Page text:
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Latam: Lessons in Inflation

A Citi Research note from Ernesto Revilla looks at some of the important lessons that can be learned from Latam’s recent inflation history, both for the region itself and the rest of the world.

What can we all learn from Latam’s recent history in dealing with inflation?

Here’s a few lessons:

#1 – Inflation can stabilize above the target

This might be the most important lesson Latam’s recent inflation journey has to offer.

That’s not to say inflation is unanchored, but rather it moves in a different range than authorities are aiming for.

Even if that’s the case, the authorities may submit to that above target range because they’ll often conclude that the cost of bringing inflation back target is just too high.

The Citi Research note points out that this is important because it shows that higher inflation can become persistent.

Past inflation matters for future inflation, the note says. That’s why some countries operate with inflation rates outside their formal targets for long periods.

This topic is of course particularly relevant against the backdrop of global inflation.

The note says that persistent high inflation usually emerges from a combination of limited central banks’ credibility and a shock that pushes inflation higher. This then ends up being self- perpetuating due precisely to the lack of central bank credibility.

On the other hand, when a central bank is credible, a specific shock often has only a temporary effect on inflation, as inflation expectations remain anchored for longer periods.

In LatAm, most central banks have inflation controlled within the target range.

However, Citi Research analysts pick out two cases that are interesting to look at:

  • Uruguay – Inflation has been consistently above the target range. Only in a fraction of the period from Jan-10 and Dec-22 has inflation stayed within the target. Average inflation for 2010-2019 has not been in the target range during that period (between 3% and 7%) but at 8.3%. And Uruguay’s inflation target is rather high in the first place.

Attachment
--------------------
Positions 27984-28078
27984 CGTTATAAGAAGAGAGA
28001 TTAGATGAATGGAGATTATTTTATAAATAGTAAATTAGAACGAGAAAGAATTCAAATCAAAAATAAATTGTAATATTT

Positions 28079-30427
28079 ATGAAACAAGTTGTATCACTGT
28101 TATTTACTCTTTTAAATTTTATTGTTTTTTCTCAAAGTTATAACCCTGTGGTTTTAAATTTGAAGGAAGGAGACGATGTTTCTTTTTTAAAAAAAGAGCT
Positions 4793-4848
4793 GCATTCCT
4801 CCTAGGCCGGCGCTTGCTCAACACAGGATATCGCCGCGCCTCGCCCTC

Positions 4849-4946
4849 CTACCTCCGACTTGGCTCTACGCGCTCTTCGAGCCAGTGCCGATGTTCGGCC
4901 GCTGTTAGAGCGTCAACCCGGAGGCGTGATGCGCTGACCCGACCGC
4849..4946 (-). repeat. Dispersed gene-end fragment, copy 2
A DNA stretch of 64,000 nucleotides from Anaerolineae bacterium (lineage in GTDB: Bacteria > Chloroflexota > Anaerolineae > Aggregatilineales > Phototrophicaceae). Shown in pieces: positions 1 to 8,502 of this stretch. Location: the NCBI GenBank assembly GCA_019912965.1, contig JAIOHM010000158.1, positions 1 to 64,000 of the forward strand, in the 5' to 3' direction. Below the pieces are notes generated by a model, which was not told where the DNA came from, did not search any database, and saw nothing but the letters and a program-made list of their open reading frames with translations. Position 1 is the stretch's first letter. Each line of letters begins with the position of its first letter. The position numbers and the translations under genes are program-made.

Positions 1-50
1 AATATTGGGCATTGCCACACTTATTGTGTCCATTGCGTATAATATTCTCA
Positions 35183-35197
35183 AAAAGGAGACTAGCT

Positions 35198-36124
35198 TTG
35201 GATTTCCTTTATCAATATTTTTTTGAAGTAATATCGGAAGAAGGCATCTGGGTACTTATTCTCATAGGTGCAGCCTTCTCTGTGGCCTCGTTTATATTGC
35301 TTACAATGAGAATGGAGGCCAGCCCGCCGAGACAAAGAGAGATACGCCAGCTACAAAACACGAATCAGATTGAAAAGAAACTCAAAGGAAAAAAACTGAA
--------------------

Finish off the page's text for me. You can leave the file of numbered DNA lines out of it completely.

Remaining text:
• México – Although the midpoint inflation target is 3%, the de facto objective is more like 4%.  In 2010-2015, inflation fluctuated around 4%. But rather than hiking to bring average inflation to 3%, authorities instead acted as though 4% was the midpoint target. Only when inflation was consistently above 4% did a substantial hiking cycle begin around 2017.

 

Mexico and Uruguay are usually above the target range

Source: Citi Research

 

In short, these cases serve as a warning to countries with limited credibility inflation targeting regimes.

#2 – Central banks are slow to cut after inflation spikes

The Citi Research note says that Brazil and Colombia, between 2015 and 2017, offer comparable episodes to the present, in which inflation went significantly outside the central bank target range. Importantly in these episodes, one year ahead inflation expectations also moved above the upper bound of the range.

#3 – When monetary policy turns procyclical

It is interesting to note, the analysts say, that monetary policy remained expansionary when economies recovered from the pandemic and the output gaps turned positive again. Put another way, central banks have fallen behind the curve. In Chile, the monetary policy tightened last year even as the economy cooled off. The conclusion, they say, is that monetary policy in LatAm is turning more procyclical.

#4 – On the ‘structural’ drivers of inflation

Inflation can accelerate due to ‘structural’ reasons. As we’ve mentioned, curbing inflation can become too costly with structural’ factors potentially fueling inflation and making policymakers tradeoffs more challenging. 

 

Inflation expectations have been mostly anchored in LatAm’s big inflation targeters

Source: Citi Research, Haver Analytics

 

In fact analysts found that relative prices have changed markedly in the last couple of years especially in Chile and Colombia and to a lesser extent in Brazil and Peru, something that could create inflationary pressures if these relative prices gaps start normalizing.

The main conclusion is that central banks tend to be prudent when easing after an episode of high inflation and unanchored expectations For more information on this subject as inflation remains front of mind for many, please see Latin America Economic Outlook & Strategy – Experienced in inflation: lessons from LatAm first published on January 24th.

Citi Global Insights (CGI) is Citi’s premier non-independent thought leadership curation. It is not investment research; however, it may contain thematic content previously expressed in an Independent Research report. For the full CGI disclosure, click here.

 

 

 

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